2. Appellant enumerates the general grounds as to his conviction for operating a vehicle with an expired tag. Appellant was charged with violation of former OCGA § 40-2-8 (a), which provided, in pertinent part, as follows: "Any person owning or operating any vehicle described in Code Section 40-2-20 on any public highway or street after April 1 of each year without complying with that Code section shall be guilty of a misdemeanor...." (Emphasis supplied.) The State presented sufficient evidence that appellant had operated a motor vehicle with an expired Mississippi tag on a public street of Georgia. The issue to be resolved is whether the State presented sufficient evidence to authorize a finding that that automobile was one which is "described in OCGA § 40-2-20...."
A vehicle "described in OCGA § 40-2-20" is one which is required to be registered "as provided in [Chapter 2 of Title 40 of OCGA]...." OCGA § 40-2-20. The evidence did not show to whom the vehicle had been registered in Mississippi or whether appellant had recently purchased it. However, the evidence of record did authorize a finding that, regardless of who the current owner of the vehicle might actually be, the vehicle was not an automobile which was otherwise exempt from the requirement of registration in this State. See OCGA § 40-2-90 (b) (3). The evidence would, therefore, show that appellant had operated a vehicle "described in OCGA § 40-2-20" on a public street of this State. Accordingly, our review of the entire record shows that, from the evidence presented at trial, a rational trier of fact could reasonably have found appellant guilty beyond a reasonable doubt of violating OCGA § 40-2-8. Jackson v. Virginia, 443 U.S. 307 (99 SC 2781, 61 LE2d 560) (1979).
3. In numerous enumerations appellant raises the general grounds with regard to his three simple battery convictions and his DUI conviction.
The argument advanced in support of these enumerations is premised, for the most part, upon an alleged insufficiency in the evidence which would exist if the trial court had granted appellant's motion to suppress. As we have held in Division 1, however, the trial court did *97 not err in denying appellant's motion to suppress such evidence. Our review of the entire record reveals that, from the evidence presented at trial, a rational trior of fact could reasonably have found appellant guilty beyond a reasonable doubt of each of the four charges at issue. Jackson v. Virginia, 443 U.S. 307, supra.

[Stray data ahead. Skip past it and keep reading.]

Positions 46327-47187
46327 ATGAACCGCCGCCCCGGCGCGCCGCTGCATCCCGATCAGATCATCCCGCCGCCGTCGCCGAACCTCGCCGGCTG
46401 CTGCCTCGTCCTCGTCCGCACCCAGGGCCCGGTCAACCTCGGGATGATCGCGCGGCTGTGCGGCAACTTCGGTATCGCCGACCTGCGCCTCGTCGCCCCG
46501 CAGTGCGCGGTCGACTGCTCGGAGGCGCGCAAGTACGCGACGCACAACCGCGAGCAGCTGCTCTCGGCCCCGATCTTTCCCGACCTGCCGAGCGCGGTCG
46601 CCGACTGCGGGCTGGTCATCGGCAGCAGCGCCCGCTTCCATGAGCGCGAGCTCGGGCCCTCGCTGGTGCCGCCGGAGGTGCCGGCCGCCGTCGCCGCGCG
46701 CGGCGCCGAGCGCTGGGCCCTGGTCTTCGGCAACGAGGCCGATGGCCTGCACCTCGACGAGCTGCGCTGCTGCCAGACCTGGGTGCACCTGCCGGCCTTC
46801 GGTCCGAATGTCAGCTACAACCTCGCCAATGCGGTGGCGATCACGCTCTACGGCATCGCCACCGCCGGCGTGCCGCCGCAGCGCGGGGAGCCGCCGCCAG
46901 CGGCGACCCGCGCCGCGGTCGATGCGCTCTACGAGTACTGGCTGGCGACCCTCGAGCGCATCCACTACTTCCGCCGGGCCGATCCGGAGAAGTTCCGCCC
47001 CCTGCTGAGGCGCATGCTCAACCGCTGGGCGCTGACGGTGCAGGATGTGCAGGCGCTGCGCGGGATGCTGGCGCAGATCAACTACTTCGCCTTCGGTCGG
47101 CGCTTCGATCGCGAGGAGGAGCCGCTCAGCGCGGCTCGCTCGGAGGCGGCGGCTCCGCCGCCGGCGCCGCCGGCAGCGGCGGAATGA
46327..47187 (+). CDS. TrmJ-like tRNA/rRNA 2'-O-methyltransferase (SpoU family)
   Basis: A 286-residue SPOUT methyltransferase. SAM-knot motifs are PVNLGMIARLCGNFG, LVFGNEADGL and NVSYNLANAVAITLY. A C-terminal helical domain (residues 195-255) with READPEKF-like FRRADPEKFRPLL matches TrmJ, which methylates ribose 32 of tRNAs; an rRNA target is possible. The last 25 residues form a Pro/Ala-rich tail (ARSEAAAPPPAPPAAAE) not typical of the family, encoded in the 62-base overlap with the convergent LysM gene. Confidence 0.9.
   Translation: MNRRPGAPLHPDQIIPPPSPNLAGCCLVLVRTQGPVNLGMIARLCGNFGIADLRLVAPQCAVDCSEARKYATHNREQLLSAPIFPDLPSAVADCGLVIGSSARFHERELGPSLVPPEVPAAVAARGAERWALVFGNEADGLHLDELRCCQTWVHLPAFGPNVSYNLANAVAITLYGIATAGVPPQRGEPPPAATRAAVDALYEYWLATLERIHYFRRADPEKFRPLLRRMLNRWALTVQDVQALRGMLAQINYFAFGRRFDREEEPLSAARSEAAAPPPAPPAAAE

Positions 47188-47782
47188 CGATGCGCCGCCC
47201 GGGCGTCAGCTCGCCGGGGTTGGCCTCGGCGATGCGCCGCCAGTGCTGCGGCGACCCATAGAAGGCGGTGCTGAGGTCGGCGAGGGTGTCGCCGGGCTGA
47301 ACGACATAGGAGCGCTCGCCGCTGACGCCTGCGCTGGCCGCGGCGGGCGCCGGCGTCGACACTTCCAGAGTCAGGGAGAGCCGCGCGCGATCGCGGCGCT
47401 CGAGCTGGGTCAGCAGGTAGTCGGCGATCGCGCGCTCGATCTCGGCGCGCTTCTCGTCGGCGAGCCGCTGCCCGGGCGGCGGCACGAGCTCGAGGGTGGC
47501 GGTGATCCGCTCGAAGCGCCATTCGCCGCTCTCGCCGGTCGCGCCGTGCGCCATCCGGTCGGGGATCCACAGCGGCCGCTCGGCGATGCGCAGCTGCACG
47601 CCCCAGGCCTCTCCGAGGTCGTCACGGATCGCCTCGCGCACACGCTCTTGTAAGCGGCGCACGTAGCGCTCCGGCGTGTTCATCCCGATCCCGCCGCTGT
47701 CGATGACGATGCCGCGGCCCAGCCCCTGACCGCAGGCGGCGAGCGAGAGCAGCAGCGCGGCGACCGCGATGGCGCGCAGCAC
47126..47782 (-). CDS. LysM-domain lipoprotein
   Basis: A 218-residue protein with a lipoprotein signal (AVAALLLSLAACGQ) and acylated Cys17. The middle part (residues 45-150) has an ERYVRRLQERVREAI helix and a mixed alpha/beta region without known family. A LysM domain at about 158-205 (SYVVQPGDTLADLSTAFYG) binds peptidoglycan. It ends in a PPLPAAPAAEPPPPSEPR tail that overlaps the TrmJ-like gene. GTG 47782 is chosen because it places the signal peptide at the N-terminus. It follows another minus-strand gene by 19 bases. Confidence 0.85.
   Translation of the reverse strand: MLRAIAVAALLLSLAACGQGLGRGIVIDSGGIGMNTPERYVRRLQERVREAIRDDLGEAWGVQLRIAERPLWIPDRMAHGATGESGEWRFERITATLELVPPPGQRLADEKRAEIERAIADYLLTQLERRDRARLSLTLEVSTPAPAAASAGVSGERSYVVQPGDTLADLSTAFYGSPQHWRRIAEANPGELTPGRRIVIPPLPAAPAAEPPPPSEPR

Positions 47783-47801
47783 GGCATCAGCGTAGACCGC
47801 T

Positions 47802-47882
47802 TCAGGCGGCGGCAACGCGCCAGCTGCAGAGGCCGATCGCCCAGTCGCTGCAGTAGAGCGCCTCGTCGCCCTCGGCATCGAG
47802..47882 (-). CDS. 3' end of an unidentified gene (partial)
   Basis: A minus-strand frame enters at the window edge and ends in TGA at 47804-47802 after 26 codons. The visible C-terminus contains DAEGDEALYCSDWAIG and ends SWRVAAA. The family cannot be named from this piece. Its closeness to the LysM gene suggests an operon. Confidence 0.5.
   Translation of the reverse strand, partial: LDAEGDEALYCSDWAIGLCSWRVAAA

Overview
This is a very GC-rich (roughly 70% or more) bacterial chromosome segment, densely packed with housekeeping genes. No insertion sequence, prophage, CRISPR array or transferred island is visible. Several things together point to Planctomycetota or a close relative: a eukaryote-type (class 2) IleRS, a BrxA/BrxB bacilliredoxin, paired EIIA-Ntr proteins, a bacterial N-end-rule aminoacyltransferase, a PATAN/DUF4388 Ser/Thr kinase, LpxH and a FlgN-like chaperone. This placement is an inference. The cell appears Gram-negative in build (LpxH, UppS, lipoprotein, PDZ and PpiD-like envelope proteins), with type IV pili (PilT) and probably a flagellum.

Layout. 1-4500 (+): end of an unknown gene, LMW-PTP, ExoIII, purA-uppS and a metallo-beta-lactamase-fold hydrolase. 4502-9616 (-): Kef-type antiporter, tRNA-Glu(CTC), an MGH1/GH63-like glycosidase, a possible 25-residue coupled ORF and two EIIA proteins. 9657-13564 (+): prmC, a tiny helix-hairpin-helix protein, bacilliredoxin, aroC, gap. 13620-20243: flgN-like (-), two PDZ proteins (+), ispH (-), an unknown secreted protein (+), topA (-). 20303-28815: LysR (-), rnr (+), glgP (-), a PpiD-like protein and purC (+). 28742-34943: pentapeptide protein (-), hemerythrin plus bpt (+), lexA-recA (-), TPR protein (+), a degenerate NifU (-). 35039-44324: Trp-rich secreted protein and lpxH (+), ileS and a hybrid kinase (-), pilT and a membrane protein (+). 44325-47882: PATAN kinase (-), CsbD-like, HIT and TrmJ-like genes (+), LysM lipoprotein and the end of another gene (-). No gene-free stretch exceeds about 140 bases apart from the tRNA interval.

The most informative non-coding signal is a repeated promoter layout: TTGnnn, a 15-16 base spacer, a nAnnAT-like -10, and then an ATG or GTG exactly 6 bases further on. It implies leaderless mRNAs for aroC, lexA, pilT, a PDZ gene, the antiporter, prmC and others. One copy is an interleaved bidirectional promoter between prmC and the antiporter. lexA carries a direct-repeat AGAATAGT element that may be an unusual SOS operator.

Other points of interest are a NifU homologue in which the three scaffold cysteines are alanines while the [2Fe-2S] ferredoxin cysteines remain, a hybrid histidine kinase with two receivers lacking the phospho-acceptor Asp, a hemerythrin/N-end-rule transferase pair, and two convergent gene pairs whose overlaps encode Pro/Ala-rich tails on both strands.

4. We have considered appellant's remaining enumerations of error but find them either to be moot or to be without merit.
Judgment affirmed. Sognier, J., concurs Deen, P. J., concurs specially.
DEEN, Presiding Judge, concurring specially.
In two of the cases cited in the majority opinion, one judge concurred in the judgment only (J/O). Those two cases are Stola v. State, 182 Ga. App. 502 (356 SE2d 222) (1987), and Griffith v. State, 172 Ga. App. 255 (322 SE2d 921) (1984). A J/O is somewhere between a special concurrence and a dissent, and clips and consigns a case to a sort of no man's land of case law. Like high blood pressure, it is a silent case killer or crippler, literally snuffing or sucking dry the spirit of all precedential life out of a case sub silentio, without any explanation. Although a J/O may be a handy widget for use as a convenient, quick, quasi-dissent, or case crippler, for busy judges, this writer believes that setting forth reasons in a special concurrence or dissent is more beneficial to the bench and bar. Otherwise, we should relegate most cases involving J/O's to be unreported in order to lessen the possibility of reciting them in future cases.
Because of a total lack of factual exposition in Division 1 of this important case involving convictions for the serious offenses of DUI and the three counts of battery, I cannot concur fully with the majority opinion.